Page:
Natural buffer

A variable width area maintained with natural vegetation between a pollutant source and a water body that provides natural filtration and other forms of protection.

Natural Dye

Pigment dye used in clothes processing made from natural substances, such as berries, vegetables, and bugs.

Natural Fibers

Substances found in nature, such as cotton, wool, and silk.


National ambient air quality standards. Ambient standards developed by EPA that must be attained and maintained to protect public health. NAAQS exist for specific matter, sulfur dioxide, nitrogen dioxide, ozone, carbon dioxide, and lead.

Nitrogen Oxides (NOx):

Nitrogen oxides are produced from burning fuels, including gasoline and coal. They react with volatile organic compounds to form smog, and become air pollutants included in acid rain.

Nonrenewable resource

A natural resource that can’t be replenished because the rate of formation is slower than the rate of consumption. Fossil fuels, metals, minerals, and groundwater are nonrenewable.

Nuclear energy

Energy from the nucleus (core) of an atom. ([Click here] to learn more about renewable energy).



Organic Food
Foods that are produced without genetic modification or synthetic chemical intervention (e.g. pesticides, fertilizers) and are not processed using irradiation, industrial solvents, or chemical food additives.

Ozone Layer
A layer of the Earth's atmosphere which contains relatively high concentrations of ozone (O3). This layer absorbs 97–99% of the sun's high frequency ultraviolet light, which is damaging to life on the planet.


A gas which is a variety of oxygen. Ozone occurs in nature; it produces the sharp smell you notice near a lightning strike. High concentrations of ozone gas are found in a layer of the atmosphere: the stratosphere - high above the Earth. Stratospheric ozone shields the Earth against harmful rays from the sun, particularly ultraviolet B. It is also the main component of smog.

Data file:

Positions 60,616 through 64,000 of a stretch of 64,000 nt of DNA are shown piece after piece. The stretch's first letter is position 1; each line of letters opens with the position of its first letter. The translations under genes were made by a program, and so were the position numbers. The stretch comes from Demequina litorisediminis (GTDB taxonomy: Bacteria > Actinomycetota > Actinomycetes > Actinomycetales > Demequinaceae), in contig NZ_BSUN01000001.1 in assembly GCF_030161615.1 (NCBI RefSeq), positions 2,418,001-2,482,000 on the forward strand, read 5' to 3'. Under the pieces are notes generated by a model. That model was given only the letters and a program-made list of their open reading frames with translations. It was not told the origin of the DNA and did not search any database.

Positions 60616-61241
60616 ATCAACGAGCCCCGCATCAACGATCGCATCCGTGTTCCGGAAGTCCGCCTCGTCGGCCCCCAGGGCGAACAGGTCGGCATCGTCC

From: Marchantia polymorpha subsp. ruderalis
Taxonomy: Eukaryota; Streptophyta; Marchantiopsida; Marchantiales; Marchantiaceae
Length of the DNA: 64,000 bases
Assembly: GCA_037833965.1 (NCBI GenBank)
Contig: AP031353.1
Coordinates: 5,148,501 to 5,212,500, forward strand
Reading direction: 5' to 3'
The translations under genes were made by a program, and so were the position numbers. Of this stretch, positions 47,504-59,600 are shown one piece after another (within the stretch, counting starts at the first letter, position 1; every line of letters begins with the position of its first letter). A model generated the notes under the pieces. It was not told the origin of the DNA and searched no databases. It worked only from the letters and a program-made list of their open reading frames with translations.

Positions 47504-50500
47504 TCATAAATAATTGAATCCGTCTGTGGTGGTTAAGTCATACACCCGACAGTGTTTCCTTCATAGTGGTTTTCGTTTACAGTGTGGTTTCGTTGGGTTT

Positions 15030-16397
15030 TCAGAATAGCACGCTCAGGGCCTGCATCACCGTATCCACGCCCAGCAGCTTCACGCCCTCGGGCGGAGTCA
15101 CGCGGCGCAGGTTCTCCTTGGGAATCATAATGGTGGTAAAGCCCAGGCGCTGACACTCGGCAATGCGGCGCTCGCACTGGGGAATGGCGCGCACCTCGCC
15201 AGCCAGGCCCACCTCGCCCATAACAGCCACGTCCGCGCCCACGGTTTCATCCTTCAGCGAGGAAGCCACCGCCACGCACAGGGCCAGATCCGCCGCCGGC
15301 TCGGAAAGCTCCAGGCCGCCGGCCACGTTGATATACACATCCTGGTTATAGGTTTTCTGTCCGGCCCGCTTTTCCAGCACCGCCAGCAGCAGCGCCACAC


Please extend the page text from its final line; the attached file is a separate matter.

Almost all oils burn in aerosol form, generating heat that can be used directly or converted into other fuels. Mineral oils, found in porous rocks underground, originate from organic material, such as dead plankton, accumulated on the seafloor in prehistoric times. Geochemical processes are used to convert this material into fuels like petroleum.


The point of discharge from a river, pipe, drain, etc. to a receiving body of water.

100% Organic

All ingredients - the final product and anything used in processing - were grown and harvested according to USDA organic standards.


A way of growing and processing food and fibers that avoids the use of artificial ingredients, preservatives, synthetic pesticides and fertilizers, hormones, antibiotics, or irradiation. Products labeled “organic” must contain at least 95% organic ingredients, according to USDA regulations, and include the name of the certifying agency.


Ozone Depletion

A steady decline (4% per decade) in the total amount of ozone in the Earth’s stratosphere.



The single landmass that existed before the continents drifted apart.

Prescribed Fire:

Using fire as a forest management tool for a particular purpose in a defined area to accomplish a specific task such as improving forage and habitat conditions for wildlife, or to reduce hazardous buildup of fire fuels.

Polluted runoff